More than 300 years ago, Robert Hooke revealed the structure of cell with a hand-crafted, leather and gold-tooled microscope. The study was not only a big step in microscopic history but also a milestone for the development of modern science and engineering research. From then on, people are able to "see" the world with different magnification, and more importantly, from an unprecedented perspective. Inspired by Hooke’s story, this project proposes a lab modulus through which the students are able to explore their everyday lives from a new point of view with the help of a state-of-the-art optical instrument long distance microscope (LDM).
Combining both high magnification and long observing distance, LDM is top-notch instrument for capturing dynamical movement and process. It has been successfully utilized in scientific studies in mechanical engineering, materials science, biology, physics and many other areas. This project will introduce LDM to undergraduate students. The goal is NOT to teach students optic knowledge, but rather to lend the students "new eyes" to explore their surrounding world with self-motivated ideas and methods through open-ended group projects.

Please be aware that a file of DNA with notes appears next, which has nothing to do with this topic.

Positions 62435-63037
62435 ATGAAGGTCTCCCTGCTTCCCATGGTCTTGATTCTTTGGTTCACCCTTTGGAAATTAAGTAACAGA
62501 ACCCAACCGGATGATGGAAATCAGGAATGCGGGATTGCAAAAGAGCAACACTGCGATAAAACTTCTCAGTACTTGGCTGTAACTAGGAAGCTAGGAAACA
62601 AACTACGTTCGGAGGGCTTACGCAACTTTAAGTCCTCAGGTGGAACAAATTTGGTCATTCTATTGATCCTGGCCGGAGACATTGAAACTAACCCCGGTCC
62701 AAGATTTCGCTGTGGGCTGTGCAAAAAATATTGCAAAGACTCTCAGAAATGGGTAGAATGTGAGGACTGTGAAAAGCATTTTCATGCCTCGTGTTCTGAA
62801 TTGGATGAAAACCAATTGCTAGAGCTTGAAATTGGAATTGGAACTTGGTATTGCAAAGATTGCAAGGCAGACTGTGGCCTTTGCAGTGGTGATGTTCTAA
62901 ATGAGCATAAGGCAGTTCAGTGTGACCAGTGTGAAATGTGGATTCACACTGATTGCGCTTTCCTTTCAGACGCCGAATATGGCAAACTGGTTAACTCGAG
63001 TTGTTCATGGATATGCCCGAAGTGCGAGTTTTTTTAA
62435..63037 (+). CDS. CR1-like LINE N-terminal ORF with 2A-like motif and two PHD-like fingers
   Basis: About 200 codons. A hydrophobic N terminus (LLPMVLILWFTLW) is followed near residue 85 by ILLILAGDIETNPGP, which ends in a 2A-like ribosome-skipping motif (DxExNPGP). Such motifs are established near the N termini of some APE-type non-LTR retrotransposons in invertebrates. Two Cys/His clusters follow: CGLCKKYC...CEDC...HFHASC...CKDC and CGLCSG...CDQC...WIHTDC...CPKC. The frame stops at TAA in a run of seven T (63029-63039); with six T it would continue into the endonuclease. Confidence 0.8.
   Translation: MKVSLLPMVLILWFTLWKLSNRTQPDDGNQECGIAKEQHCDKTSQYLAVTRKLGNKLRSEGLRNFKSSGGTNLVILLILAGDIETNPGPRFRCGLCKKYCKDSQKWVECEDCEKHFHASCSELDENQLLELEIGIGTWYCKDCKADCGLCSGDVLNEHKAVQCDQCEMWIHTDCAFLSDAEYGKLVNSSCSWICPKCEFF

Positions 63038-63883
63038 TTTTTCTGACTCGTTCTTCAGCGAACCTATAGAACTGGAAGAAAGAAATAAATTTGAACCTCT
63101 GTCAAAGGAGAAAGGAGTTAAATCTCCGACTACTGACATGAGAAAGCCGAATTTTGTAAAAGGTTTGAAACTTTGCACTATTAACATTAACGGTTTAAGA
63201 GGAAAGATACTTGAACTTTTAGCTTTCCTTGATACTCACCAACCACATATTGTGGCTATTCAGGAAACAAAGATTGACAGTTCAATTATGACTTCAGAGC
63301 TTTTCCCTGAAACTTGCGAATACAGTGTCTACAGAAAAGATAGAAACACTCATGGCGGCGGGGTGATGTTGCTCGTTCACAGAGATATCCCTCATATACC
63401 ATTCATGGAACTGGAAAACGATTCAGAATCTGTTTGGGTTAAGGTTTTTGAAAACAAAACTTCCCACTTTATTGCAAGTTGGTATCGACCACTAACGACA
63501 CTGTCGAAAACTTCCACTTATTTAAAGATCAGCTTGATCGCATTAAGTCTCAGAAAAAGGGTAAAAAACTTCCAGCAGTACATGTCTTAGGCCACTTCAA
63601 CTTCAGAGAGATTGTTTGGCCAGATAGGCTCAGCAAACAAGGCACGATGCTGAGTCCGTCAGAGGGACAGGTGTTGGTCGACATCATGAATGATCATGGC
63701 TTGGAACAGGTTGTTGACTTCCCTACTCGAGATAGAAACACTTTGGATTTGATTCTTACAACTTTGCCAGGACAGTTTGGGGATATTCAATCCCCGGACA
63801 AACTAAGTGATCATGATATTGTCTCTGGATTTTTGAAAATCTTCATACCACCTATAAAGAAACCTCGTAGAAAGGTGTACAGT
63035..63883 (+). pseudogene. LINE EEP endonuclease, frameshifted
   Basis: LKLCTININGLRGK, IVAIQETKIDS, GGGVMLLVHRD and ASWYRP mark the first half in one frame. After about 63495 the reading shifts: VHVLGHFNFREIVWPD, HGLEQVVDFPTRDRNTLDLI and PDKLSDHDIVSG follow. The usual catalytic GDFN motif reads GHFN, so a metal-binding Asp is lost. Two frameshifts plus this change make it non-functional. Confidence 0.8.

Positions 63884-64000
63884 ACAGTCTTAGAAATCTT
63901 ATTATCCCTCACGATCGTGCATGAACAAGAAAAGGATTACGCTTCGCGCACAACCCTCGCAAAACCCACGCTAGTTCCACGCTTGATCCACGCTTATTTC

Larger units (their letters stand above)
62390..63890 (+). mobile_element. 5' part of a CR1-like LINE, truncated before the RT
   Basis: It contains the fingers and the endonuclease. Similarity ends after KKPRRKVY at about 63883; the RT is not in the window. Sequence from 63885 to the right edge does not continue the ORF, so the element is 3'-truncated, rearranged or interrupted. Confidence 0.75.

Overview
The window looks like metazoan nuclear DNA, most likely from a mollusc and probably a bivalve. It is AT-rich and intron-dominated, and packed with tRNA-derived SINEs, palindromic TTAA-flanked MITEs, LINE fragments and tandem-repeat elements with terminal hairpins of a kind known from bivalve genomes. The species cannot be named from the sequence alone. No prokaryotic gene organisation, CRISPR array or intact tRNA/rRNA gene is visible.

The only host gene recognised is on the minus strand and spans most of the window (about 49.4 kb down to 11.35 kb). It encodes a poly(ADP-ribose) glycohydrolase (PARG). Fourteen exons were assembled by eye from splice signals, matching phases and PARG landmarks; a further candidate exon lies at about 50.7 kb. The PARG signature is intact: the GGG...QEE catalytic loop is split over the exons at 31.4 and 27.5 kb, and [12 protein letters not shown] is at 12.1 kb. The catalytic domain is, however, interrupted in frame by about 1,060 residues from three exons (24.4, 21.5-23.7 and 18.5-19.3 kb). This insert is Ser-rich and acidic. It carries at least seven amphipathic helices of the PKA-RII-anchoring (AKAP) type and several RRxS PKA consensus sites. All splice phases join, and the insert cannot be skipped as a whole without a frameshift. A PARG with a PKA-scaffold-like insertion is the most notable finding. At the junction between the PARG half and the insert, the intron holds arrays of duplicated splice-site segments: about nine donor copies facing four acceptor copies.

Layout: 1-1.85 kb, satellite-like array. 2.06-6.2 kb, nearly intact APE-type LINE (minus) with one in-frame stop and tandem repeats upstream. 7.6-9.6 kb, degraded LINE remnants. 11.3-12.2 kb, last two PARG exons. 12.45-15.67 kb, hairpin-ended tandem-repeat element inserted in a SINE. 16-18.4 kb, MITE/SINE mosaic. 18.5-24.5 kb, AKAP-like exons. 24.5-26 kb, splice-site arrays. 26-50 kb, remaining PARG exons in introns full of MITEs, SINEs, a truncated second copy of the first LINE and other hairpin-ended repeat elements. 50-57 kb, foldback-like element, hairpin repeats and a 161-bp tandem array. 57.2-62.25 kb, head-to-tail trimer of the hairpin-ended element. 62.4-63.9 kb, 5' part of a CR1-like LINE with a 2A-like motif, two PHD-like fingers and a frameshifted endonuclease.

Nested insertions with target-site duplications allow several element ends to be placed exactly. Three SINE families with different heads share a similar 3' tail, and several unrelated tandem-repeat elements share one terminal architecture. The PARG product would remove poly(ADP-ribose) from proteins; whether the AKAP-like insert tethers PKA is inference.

The outputs are not only stunning photos/videos, but also students’ enriched mind, self-teaching spirit, curiosity and confidence to discovery the world.